The Time Management Myth


The Time Management Myth & What You Need Instead

I’ve always hated the notion of time management and managers who criticize their employees for needing to improve it. Time management isn’t real. Time is not what needs to be managed. No matter what you choose to do within that time the hours will inevitably pass.

What needs to be managed are your personal energy cycles. I’ve discussed energy cycles in previous blog posts but I feela more in-depth explanation is deserved because employees, leaders, entrepreneurs and the like are constantly trying to be more productive. If you want to be more productive, stop trying to improve your time management skills and instead understand your energy cycles through observation and testing. 

We’ve all heard of the circadian rhythm - our internal clock that wakes us up in the morning and makes us tired at night. In addition to our circadian rhythm, we have an ultradian rhythm, which controls our hormones and ultimately our energy cycles. You see, we have several energy bursts and throughout the day. Those, my friends, can be managed. Not time.

The problem with standard work environments is that we are expected to perform with a high sense of urgency and energy for 8-9 consecutive hours each day. Failure to do so results in harping from managers about how we manage our time. When we experience these dips in energy we are made to feel we have a problem. That is simply and utterly false.

 Another issue is that busy entrepreneurs pressure themselves to work in this same way, often times feeling guilty or lazy if they aren’t able to sustain energy the way mainstream society expects us to. 

Personally, I’ve fallen victim to overworking myself. And you know what happened? I eventually got sick. Pneumonia, sick. Nothing will knock you on your ass like overworking your body. 

It wasn’t until I realized that taking breaks does not equal laziness that I became a productivity beast. If you’re overclocking your brain, relying on stimulants (drugs, sugar, caffeine) to keep you working harder, you can give it a rest now and start analyzing your personal energy cycles.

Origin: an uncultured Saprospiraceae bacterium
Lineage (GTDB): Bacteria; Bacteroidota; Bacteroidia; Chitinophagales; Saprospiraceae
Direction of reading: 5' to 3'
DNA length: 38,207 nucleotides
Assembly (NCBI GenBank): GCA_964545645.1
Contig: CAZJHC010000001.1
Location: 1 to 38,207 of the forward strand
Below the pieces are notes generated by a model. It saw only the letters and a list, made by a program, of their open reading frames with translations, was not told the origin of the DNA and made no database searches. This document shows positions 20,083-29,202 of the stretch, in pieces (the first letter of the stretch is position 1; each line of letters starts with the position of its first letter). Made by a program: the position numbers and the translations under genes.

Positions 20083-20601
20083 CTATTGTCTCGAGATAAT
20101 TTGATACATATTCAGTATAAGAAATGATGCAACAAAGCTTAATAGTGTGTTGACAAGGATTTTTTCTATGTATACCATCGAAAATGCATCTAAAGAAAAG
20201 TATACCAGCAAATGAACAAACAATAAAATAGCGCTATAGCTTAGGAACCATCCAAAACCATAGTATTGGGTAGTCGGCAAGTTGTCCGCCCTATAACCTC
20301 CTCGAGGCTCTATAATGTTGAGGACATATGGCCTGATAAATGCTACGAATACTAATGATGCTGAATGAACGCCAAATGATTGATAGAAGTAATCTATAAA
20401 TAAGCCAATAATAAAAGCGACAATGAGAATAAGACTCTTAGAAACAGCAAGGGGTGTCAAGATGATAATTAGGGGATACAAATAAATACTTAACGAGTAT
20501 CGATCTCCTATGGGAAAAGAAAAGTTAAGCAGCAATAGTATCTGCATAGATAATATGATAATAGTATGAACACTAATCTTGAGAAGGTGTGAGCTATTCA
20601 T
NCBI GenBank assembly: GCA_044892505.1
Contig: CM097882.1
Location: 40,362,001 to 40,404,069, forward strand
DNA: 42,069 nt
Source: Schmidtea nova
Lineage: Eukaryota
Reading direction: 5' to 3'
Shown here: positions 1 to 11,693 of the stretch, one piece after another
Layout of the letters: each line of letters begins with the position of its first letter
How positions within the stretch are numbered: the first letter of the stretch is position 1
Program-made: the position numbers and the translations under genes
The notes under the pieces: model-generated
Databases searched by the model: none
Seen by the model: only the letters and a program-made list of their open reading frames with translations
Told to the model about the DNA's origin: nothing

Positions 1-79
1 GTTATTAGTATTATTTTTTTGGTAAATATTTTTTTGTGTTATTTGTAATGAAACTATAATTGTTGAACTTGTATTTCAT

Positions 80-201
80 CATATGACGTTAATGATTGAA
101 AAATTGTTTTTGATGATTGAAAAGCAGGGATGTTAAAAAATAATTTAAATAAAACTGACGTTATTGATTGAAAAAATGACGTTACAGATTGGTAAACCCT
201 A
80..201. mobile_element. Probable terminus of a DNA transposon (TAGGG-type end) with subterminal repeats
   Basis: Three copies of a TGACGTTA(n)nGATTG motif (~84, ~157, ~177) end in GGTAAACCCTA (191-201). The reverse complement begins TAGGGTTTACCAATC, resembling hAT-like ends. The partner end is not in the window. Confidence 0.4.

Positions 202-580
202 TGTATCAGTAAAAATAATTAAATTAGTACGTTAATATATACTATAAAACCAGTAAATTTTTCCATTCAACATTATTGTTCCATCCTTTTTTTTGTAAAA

We all have up-cycles and down-cycles in energy throughout the day. These cycles and patterns are unique to each of us and must be examined through observation and testing. Jot down notes and pay attention to the clock throughout the day. Note your energy peaks and valleys over a weeks time. This is plenty of time to find patterns in your personal energy cycles so you can plan your workday most efficiently.

It’s important to maximize your peaks by scheduling the most important or creative-based tasks during this time. Try your best to avoid important business meetings or deadlines during lulls in your personal energy cycles. 

When in an energy lull, force yourself to step away from work and rest. This can mean a 20 minute nap, meditation, a walk outside, a workout, etc. Try to avoid any form of mental stimulation during this time - reading a book or listening to a podcast is not giving yourself a mental break. 

The most important part about managing energy is getting enough sleep. If you are victim to sleep deprivation, I urge you to try your best to turn this bad habit around. Aim for a minimum of 7 hours of sleep per night. If you do not have adequate sleep, you are not giving yourself a fair shot at managing your energy. You’ll have significantly more down cycles than up cycles.

If you’ve believed the time management myth your entire life - you can throw that notion out the window now. It is impossible to manage time. Time passes no matter what you fill it with. What you need to focus on instead is managing your energy. You can do this wether you work for yourself or for someone else. Start observing and taking notes now for a more productive tomorrow.